POLE DANCING

Exploring the Connection Between Paganism and Pole Dancing

Maypole
Written by Vertical Wise

Discover the intriguing historical connections between Paganism and pole dancing. From the ancient Maypole celebrations to modern interpretations, this article delves into the fascinating world of pole dancing rooted in pagan traditions.

Paganism and Pole Dancing

Various types of dance that included some kind of pole were already known in the Western world from very early.
They were about dancing rituals originating from paganism, The Roman and Celtic times and even pro-Christian traditions of the Druids.

The Maypole: A Pagan Celebration of Fertility

One of the most common happenings of these kinds was the “Maypole”, a form of folk dance from Germany, England and Sweden.

It dates back to the 12th century and it was a pagan, Roman celebration of fertility with the pole symbolizing the phallus.

Many historians claim that the Maypole was part of the German fertility celebrations. In such cases, the dancers usually danced around a blooming tree. The ritual took place on May 1st, even though in Sweden it was around June 21st or 25th during the summer solstice.

The Maypole consisted of a group of young girls who danced around a pole decorated with flowers and other emblems. It had two forms:

In the first one, the girls just danced around it and this was the most popular version. In the second one, there was an external circle of girls and an internal one. Each of the girls held colorful ribbons which were attached on the top of the pole. The dance included circular steps in order to move the ribbons, weave them around the pole and then undo them or weave a kind of web around the pole.

The Influence of Roman and Celtic Traditions

The execution of this ritual signified the beginning of Bealtaine, an ancient Celtic celebration on May 1st. It is directly connected with the worship of the Roman Goddess called Flora and the Floralia. This celebration became known in England after the Roman conquest and it was actually a 5-day celebration for the 1st of May. Before the Roman invasion of the UK, the Druids, who thrived there and in other western parts of Europe, used to celebrate May 1st as the middle day of the year because, according to Celtic religious beliefs, October was the last month of the year.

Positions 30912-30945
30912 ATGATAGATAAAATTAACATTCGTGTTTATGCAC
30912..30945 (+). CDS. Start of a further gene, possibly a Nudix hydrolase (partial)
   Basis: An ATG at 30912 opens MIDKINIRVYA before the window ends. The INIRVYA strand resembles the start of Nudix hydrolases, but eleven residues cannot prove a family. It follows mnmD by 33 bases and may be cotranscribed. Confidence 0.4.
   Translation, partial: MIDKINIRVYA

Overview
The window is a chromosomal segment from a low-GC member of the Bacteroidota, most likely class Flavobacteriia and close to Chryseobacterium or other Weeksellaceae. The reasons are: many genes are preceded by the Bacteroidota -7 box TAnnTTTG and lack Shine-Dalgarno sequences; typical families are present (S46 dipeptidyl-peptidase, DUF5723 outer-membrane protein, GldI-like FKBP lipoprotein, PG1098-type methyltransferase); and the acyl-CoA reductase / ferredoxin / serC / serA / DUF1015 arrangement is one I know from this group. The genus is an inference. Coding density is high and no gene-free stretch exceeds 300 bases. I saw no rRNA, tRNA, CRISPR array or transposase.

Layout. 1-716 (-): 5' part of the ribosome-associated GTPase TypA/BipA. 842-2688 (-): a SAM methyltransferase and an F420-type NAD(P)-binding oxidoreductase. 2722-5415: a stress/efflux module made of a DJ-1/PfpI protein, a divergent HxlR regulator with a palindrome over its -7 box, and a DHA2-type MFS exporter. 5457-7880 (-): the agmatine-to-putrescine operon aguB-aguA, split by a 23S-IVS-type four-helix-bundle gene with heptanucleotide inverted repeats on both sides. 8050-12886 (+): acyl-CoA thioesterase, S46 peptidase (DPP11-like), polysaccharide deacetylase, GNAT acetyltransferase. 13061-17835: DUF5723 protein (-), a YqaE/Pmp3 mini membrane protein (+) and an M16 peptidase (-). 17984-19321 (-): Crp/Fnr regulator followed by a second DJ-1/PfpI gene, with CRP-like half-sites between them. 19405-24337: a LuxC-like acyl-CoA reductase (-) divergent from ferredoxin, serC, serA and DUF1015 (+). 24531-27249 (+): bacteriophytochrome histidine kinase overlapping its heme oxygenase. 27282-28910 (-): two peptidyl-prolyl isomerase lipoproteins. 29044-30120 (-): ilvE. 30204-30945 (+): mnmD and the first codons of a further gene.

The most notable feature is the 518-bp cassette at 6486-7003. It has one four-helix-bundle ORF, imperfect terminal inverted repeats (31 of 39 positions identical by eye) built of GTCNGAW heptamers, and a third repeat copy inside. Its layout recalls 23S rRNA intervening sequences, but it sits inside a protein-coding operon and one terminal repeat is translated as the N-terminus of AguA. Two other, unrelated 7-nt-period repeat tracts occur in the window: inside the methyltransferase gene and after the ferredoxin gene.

Exploring the Connection Between Paganism and Pole Dancing

Maypole

Evolution of the Maypole: From Pagan Ritual to Christian Ban

The evolution of the Maypole represents a fascinating journey from its roots as a pagan ritual to its eventual Christian ban. With the rise of Christianity and its efforts to suppress pagan traditions, the Maypole and its associated festivities faced censure. Despite the ban, remnants of this ancient practice endured, and over time, the Maypole transformed into a symbol of secular merriment and cultural heritage, showcasing the rich historical tapestry behind this age-old tradition.

Medieval Maypoles and English Traditions

During the Middle Ages, the common feature among dance events is the pole which is connected to the Maypole. Many medieval artifacts reflect towering wooden poles with ribbons hanging on them placed in the various villages.

One other custom is the English Maypole. People celebrated the beginning of summer and May 1st by placing wooden poles in their gardens which were decorated with flowers. People danced around the pole celebrating the rebirth of nature. Around the 19TH century, colourful ribbons were added on the poles, an Italian element taken from the Italian theatre performances of the era.

Exploring the Connection Between Paganism and Pole Dancing

English Maypole

Modern Revival and Educational Significance

In the 18th century, the Maypole takes the form of a traditional dance popular in Italy and France. Travelling troupes of that time, include the Maypole in the performances of the theatres of London making it even more popular. Later on, a college for educators approved and adopted the Maypole, which soon spread to most of parts of central and southern England. The dance was admitted as part of the physical education curriculum for girls and it remained popular in primary schools in England and the United States in 1950. Nowadays, the Maypoles are an integral part of many celebrations in elementary schools.

Epilogue

The intertwining of Paganism and pole dancing showcases the rich historical tapestry behind this art form. As we explore the ancient roots and connections, we gain a deeper appreciation for the diverse influences that have shaped pole dancing into what it is today.

References:
  • https://graecomuse.wordpress.com/2012/06/23/from-pole-to-pole-the-history-of-pole-dancing-and-fitness
  • http://diaryofawrinkle.com
  • http://rednights.blogspot.gr/2007/05/blog-post_04.html
  • http://www.historicalharmonies.org/mapypoledanceorigins.htm

We invite you to share your thoughts and experiences related to the history of pole dancing. Leave a comment below and join the conversation!

About the author

Vertical Wise

Vertical Wise is an international website dedicated to supporting and promoting the world of pole dancing and aerial fitness. Our mission is to spread awareness, share knowledge, and celebrate the incredible artistry and athleticism of these disciplines. Join us as we connect enthusiasts, athletes, and professionals from around the globe, fostering a vibrant community that inspires and empowers individuals to reach new heights in their fitness journey.

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